Alec Baldwin Is Not Accepting Responsibility:  ‘Someone is ​Responsible … But I Know It’s Not Me’

Alec Baldwin Is Not Accepting Responsibility:  ‘Someone is ​Responsible … But I Know It’s Not Me’


Actor Alec Baldwin’s passion for making movies was renewed when given the opportunity to work on the set of “Rust,” a Western film set in the 1880’s.  “This movie has made me love making movies again,” said Baldwin.[i]   Unfortunately, his excitement ended on October 21, 2021, when the actor discharged a live bullet from a prop gun on set during a rehearsal, killing the film’s cinematographer, Halyna Hutchins, and wounding the film’s director, Joel Souza.  The discharged bullet struck Hutchins in the chest, ricocheted through her body, exited, and struck Souza in the shoulder.[ii]  Baldwin claims the assistant director on set, Dave Halls, had retrieved the .45 Long Colt revolver from the film’s armorer, Hannah Gutierrez-Reed, and declared it a “cold gun” – standard industry procedure on a film set for a gun that does not have live rounds.  Relying on Hall’s statement, Baldwin held the gun at the angle Hutchins requested, which placed her in the direct line of fire.  He claims he only cocked the gun and did not pull the trigger, but when he let go of the hammer, the gun fired the fatal shot.[iii]  Baldwin released a statement about the incident expressing shock and sadness over the loss of Hutchins, whom he referred to as a colleague and friend.  [iv]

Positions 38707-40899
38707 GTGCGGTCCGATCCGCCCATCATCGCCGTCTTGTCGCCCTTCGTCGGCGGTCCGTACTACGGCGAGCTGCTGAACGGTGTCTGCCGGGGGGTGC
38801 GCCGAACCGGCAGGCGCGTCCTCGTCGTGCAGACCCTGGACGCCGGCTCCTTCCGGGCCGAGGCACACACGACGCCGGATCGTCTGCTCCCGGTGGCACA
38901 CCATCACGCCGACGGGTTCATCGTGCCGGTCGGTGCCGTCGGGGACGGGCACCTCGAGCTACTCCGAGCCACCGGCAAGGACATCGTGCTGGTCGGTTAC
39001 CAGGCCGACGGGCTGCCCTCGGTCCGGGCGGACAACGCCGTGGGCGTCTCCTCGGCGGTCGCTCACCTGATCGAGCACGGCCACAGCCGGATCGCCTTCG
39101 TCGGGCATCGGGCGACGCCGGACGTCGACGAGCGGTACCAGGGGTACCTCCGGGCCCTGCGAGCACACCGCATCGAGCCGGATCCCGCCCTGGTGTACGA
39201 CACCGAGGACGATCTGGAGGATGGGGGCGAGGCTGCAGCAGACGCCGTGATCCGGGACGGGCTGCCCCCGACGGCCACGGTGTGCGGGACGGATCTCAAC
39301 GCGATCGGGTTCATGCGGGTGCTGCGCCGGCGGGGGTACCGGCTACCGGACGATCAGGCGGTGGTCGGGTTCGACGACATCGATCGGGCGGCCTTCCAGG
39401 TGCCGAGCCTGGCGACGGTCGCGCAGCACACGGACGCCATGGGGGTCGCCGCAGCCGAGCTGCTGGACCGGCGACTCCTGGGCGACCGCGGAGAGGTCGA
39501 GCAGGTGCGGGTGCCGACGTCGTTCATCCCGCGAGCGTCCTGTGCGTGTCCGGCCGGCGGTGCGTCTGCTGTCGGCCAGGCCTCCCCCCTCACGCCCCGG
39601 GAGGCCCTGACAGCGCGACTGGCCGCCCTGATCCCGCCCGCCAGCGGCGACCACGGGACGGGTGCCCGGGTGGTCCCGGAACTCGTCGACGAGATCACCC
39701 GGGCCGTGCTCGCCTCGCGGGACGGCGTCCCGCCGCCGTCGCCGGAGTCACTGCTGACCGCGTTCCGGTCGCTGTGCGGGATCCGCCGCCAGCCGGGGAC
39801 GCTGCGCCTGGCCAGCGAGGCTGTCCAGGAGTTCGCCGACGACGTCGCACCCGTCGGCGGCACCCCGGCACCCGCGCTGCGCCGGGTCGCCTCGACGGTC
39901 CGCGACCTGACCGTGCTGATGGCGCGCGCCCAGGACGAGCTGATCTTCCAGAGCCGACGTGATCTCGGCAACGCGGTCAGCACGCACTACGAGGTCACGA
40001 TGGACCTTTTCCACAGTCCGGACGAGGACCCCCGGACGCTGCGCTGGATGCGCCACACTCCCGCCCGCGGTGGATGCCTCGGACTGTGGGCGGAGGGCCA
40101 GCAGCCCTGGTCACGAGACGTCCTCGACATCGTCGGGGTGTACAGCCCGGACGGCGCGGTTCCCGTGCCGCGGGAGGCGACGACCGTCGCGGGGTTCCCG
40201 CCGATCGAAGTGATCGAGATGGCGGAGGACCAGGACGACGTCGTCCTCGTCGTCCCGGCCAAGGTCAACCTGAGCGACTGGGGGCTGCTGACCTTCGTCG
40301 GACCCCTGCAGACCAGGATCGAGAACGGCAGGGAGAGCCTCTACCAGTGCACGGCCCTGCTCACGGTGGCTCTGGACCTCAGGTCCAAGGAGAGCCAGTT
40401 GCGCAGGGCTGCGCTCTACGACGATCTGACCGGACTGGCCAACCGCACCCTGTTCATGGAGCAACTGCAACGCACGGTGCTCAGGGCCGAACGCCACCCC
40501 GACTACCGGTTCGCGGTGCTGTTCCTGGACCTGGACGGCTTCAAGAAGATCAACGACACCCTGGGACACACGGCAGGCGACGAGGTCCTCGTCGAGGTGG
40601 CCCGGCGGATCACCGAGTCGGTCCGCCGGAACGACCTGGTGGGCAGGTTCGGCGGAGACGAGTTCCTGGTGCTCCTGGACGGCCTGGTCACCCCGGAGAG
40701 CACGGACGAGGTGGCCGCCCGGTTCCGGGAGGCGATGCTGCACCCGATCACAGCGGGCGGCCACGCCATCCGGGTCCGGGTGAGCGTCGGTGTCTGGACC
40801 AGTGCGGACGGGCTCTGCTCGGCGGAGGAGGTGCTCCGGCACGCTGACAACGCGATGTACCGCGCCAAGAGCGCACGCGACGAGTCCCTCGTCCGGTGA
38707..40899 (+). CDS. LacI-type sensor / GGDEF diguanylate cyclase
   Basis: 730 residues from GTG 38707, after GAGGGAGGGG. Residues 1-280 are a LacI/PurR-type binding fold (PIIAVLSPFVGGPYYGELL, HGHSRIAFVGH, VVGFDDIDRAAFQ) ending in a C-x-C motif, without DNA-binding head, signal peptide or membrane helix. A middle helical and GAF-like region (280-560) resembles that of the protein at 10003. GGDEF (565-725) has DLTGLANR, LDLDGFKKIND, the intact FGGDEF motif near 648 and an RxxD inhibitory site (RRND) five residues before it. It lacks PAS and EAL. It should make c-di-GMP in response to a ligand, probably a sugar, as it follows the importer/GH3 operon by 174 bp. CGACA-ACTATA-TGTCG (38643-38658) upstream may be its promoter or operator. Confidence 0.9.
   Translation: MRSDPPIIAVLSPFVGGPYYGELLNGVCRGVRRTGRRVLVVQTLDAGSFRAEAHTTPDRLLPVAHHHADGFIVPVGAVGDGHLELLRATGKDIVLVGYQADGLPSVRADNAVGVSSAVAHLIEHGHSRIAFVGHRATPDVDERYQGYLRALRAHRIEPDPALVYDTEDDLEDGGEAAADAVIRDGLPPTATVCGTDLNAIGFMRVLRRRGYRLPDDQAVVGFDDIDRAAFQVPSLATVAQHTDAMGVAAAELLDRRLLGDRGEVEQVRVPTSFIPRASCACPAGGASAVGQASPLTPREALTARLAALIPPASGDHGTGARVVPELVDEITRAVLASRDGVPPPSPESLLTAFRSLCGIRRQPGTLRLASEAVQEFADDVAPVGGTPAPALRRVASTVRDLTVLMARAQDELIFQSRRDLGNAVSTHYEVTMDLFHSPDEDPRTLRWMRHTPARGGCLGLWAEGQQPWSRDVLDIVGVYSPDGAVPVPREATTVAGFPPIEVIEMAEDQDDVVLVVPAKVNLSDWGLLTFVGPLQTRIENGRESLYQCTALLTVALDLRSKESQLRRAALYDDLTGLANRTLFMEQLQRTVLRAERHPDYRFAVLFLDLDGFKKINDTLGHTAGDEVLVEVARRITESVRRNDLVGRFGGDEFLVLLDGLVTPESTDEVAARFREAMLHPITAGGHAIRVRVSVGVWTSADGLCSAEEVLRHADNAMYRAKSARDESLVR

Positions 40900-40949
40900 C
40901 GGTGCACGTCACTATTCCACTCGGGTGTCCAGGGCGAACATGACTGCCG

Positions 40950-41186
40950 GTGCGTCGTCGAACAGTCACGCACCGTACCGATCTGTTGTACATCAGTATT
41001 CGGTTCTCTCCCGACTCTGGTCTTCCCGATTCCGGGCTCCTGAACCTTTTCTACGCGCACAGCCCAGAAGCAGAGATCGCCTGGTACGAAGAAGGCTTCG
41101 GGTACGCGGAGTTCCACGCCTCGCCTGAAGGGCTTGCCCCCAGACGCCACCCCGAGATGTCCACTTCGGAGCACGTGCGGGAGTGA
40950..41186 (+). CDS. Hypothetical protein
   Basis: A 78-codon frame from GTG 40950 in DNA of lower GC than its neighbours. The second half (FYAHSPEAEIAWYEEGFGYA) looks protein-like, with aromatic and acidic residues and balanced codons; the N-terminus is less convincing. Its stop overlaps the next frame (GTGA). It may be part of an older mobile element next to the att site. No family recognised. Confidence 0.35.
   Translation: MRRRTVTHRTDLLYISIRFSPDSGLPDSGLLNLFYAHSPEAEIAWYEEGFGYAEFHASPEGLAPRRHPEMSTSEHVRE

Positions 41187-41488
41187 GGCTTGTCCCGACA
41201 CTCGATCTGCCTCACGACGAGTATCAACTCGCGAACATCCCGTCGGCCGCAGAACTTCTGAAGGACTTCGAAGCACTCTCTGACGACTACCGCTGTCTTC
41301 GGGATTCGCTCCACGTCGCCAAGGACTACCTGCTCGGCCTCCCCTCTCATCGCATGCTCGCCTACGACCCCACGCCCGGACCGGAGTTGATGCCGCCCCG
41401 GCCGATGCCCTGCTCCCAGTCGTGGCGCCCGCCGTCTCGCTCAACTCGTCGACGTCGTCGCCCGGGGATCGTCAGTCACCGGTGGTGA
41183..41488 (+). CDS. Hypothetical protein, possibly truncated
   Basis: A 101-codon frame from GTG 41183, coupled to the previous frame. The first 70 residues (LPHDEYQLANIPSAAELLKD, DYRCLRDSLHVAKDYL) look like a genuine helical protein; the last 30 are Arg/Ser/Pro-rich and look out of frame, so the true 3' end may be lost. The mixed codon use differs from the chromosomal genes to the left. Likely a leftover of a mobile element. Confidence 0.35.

Playing the Blame Game

As yet, investigators have been unable to pinpoint how a live bullet made its way into the prop gun.  According to Gutierrez-Reed, no live ammo is ever kept on set.[v]  No one involved has accepted responsibility for the gun having a live bullet nor any of the chain of events that led to the incident.  Rather, the various parties involved are pointing blame at others:

  • The film’s chief lighting technician lodged negligence claims;
  • The script supervisor blamed Baldwin and the other producers for the shooting;
  • Gutierrez-Reed blamed prop supplier Seth Kenney and his company, PDQ Arm and Prop LLC, alleging Kenney provided the box of dummy rounds which actually contained some live rounds that made their way into the gun; and
  • Hutchins’ family has claimed Baldwin and other producers could have prevented her death with basic gun safety rules while filming which they claim were not followed.[vi]

During an interview, Baldwin insisted he bears no responsibility and feels no guilt for the shooting.  Baldwin went on to state:  “I feel that someone is responsible for what happened, and I can’t say who that is … [b]ut I know it’s not me.  I mean, honest to God, if I felt that I was responsible, I might have killed myself if I thought I was responsible.  And I don’t say that lightly.”[vii]


The Finger Has Been Pointed

In February 2022, the family of the cinematographer filed a wrongful death suit against Baldwin and other producers, crew members, and companies.[viii]  The lawsuit states Baldwin and the other defendants “failed to perform industry standard safety checks and follow basic gun safety rules while using real guns to produce the movie … with fatal consequences.”[ix]  It also states “[d]efendants had the power to prevent [Hutchins’] death if they had only held sacrosanct their duty to protect the safety of every individual on a set where firearms were present instead of cutting corners on safety procedures where human lives were at stake, rushing to stay on schedule and ignoring numerous complaints of safety violations.”[x]